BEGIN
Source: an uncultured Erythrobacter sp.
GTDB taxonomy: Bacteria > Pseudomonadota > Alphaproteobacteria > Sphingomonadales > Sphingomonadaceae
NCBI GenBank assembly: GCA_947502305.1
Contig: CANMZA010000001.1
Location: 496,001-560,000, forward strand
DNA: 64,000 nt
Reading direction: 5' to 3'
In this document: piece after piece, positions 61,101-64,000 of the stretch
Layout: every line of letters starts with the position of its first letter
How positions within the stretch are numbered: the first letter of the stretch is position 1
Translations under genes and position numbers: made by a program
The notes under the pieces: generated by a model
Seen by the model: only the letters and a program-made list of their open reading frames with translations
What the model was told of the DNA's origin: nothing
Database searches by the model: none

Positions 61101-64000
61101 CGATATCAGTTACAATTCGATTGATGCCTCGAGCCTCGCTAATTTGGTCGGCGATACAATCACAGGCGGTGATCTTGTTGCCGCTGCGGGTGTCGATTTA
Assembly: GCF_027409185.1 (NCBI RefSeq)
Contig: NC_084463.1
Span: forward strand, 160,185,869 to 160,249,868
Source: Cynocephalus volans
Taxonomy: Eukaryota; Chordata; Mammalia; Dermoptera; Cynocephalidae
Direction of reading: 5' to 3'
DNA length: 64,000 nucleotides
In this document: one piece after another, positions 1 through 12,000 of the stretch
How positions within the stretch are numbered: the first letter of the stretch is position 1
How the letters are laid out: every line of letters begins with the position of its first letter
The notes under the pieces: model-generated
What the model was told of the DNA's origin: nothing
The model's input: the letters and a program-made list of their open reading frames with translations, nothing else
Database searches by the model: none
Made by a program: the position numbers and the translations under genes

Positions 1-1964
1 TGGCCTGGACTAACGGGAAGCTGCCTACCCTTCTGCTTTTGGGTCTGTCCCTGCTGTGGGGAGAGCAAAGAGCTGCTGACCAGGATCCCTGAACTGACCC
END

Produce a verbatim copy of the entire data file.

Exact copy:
Source: an uncultured Erythrobacter sp.
GTDB taxonomy: Bacteria > Pseudomonadota > Alphaproteobacteria > Sphingomonadales > Sphingomonadaceae
NCBI GenBank assembly: GCA_947502305.1
Contig: CANMZA010000001.1
Location: 496,001-560,000, forward strand
DNA: 64,000 nt
Reading direction: 5' to 3'
In this document: piece after piece, positions 61,101-64,000 of the stretch
Layout: every line of letters starts with the position of its first letter
How positions within the stretch are numbered: the first letter of the stretch is position 1
Translations under genes and position numbers: made by a program
The notes under the pieces: generated by a model
Seen by the model: only the letters and a program-made list of their open reading frames with translations
What the model was told of the DNA's origin: nothing
Database searches by the model: none

Positions 61101-64000
61101 CGATATCAGTTACAATTCGATTGATGCCTCGAGCCTCGCTAATTTGGTCGGCGATACAATCACAGGCGGTGATCTTGTTGCCGCTGCGGGTGTCGATTTA
Assembly: GCF_027409185.1 (NCBI RefSeq)
Contig: NC_084463.1
Span: forward strand, 160,185,869 to 160,249,868
Source: Cynocephalus volans
Taxonomy: Eukaryota; Chordata; Mammalia; Dermoptera; Cynocephalidae
Direction of reading: 5' to 3'
DNA length: 64,000 nucleotides
In this document: one piece after another, positions 1 through 12,000 of the stretch
How positions within the stretch are numbered: the first letter of the stretch is position 1
How the letters are laid out: every line of letters begins with the position of its first letter
The notes under the pieces: model-generated
What the model was told of the DNA's origin: nothing
The model's input: the letters and a program-made list of their open reading frames with translations, nothing else
Database searches by the model: none
Made by a program: the position numbers and the translations under genes

Positions 1-1964
1 TGGCCTGGACTAACGGGAAGCTGCCTACCCTTCTGCTTTTGGGTCTGTCCCTGCTGTGGGGAGAGCAAAGAGCTGCTGACCAGGATCCCTGAACTGACCC